This book examines the antagonistic relationship between new European nationalisms as these often go hand-in-hand with populism, and the phenomenon of migration.
Migration has become a significant issue both in Europe and the whole world. Although it has always existed, much of public opinion sees it now as a problem. The latter has been exaggerated through a crisis in hospitality exacerbated by the relatively recently constructed and misplaced feeling of a civilisational threat from islam. Migration is then countered by the escalation of new nationalisms, at least some of which are supported by populism. This book offers an understanding of this conjunction of migration and nationalism in the post-cold war European context. More specifically, the book takes up how the end of the simplified cold war cognitive binary means an unprecedented epistemological confusion and depoliticisation which takes migration as its target, but could resort to other targets too. Discussing the postcolonial background to the new migrations, the book also considers womens' rights, postsocialism and the relevance of the current pandemic, as the issue of migration is addressed in the context of the European crisis-ridden present.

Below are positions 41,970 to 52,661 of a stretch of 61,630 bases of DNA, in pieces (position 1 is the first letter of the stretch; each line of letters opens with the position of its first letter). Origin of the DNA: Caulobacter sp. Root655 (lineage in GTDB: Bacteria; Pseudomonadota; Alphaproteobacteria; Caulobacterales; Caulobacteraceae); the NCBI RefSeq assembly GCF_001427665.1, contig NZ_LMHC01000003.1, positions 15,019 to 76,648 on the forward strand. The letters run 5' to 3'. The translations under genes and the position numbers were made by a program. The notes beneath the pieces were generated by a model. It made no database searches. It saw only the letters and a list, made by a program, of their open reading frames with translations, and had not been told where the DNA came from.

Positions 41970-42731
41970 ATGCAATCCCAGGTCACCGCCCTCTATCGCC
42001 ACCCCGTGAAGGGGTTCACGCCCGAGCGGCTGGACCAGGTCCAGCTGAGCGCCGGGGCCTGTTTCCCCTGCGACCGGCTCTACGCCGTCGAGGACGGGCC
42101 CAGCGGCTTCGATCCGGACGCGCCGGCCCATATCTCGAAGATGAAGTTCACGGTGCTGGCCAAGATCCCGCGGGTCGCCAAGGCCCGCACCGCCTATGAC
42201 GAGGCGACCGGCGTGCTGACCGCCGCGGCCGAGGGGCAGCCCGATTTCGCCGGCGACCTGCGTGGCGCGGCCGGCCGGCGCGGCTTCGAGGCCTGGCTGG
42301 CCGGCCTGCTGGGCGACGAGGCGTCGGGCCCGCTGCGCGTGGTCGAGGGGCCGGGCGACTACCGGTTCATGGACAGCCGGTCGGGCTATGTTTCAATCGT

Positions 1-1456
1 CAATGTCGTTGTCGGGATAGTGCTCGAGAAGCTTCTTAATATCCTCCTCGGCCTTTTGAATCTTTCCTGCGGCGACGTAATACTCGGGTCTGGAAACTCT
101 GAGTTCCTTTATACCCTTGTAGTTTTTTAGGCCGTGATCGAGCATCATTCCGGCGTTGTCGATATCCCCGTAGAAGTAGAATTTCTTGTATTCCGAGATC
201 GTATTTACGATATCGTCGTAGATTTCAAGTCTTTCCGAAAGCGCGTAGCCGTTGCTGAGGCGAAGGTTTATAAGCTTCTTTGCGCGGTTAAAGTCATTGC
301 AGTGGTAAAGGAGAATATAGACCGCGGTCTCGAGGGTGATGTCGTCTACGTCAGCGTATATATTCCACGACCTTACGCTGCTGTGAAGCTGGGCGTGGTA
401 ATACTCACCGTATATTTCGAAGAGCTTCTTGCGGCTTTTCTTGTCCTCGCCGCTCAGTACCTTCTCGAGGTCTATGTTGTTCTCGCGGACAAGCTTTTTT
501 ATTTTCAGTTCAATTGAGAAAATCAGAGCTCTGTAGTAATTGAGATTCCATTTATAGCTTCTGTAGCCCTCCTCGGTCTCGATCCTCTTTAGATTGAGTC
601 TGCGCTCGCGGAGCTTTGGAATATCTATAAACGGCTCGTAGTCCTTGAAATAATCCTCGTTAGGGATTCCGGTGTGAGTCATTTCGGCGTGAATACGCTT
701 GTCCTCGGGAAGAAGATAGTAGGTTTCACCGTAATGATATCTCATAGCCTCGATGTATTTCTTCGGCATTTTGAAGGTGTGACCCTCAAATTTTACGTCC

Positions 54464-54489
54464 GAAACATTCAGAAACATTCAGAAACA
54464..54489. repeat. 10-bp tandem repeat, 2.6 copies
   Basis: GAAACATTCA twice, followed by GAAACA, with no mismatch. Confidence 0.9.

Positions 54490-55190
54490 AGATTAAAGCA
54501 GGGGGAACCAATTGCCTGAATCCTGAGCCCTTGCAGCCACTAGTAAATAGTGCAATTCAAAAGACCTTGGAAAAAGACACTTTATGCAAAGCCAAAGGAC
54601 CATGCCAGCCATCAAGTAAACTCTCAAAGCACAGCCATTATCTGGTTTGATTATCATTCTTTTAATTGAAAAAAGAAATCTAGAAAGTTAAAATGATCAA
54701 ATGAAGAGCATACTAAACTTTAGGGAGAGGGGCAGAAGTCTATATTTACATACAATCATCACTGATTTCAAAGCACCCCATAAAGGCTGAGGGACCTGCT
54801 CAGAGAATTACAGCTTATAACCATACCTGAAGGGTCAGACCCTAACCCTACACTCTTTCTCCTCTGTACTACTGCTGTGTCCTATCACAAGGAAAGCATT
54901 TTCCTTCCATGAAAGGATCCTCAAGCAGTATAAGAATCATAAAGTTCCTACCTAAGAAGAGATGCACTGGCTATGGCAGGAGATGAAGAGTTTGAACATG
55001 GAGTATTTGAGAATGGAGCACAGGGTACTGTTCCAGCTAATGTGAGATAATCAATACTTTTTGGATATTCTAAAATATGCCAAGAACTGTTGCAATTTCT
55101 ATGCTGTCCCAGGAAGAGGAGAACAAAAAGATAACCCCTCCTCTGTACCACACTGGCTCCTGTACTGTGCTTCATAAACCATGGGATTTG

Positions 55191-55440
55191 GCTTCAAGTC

This wide-ranging interrogation of how contemporary European migration is conceived and understood will appeal to students, academics, activists, policy makers, and others with interests in contemporary migration, new nationalisms, populism, feminism, colonial, postcolonial, and decolonial issues, as well as socialism and postsocialism.
Table of Contents
1. Introduction: Borders as a Trap?
2. Translation and Migration
3. Who are Contemporary Migrants and Refugees?
4. The Eu Post-1989 Failure and Closure
5. Belonging or Departing
6. Postsocialist and Postcolonial Transition
7. The Year 1989: more About Transition
8. Instead of a Conclusion
Rada Ivekovic is a philosopher living and working in Paris. She was Programme Director at the Collège international de philosophie, Paris, France, and Professor in Departments of Philosophy at different universities in France and elsewhere.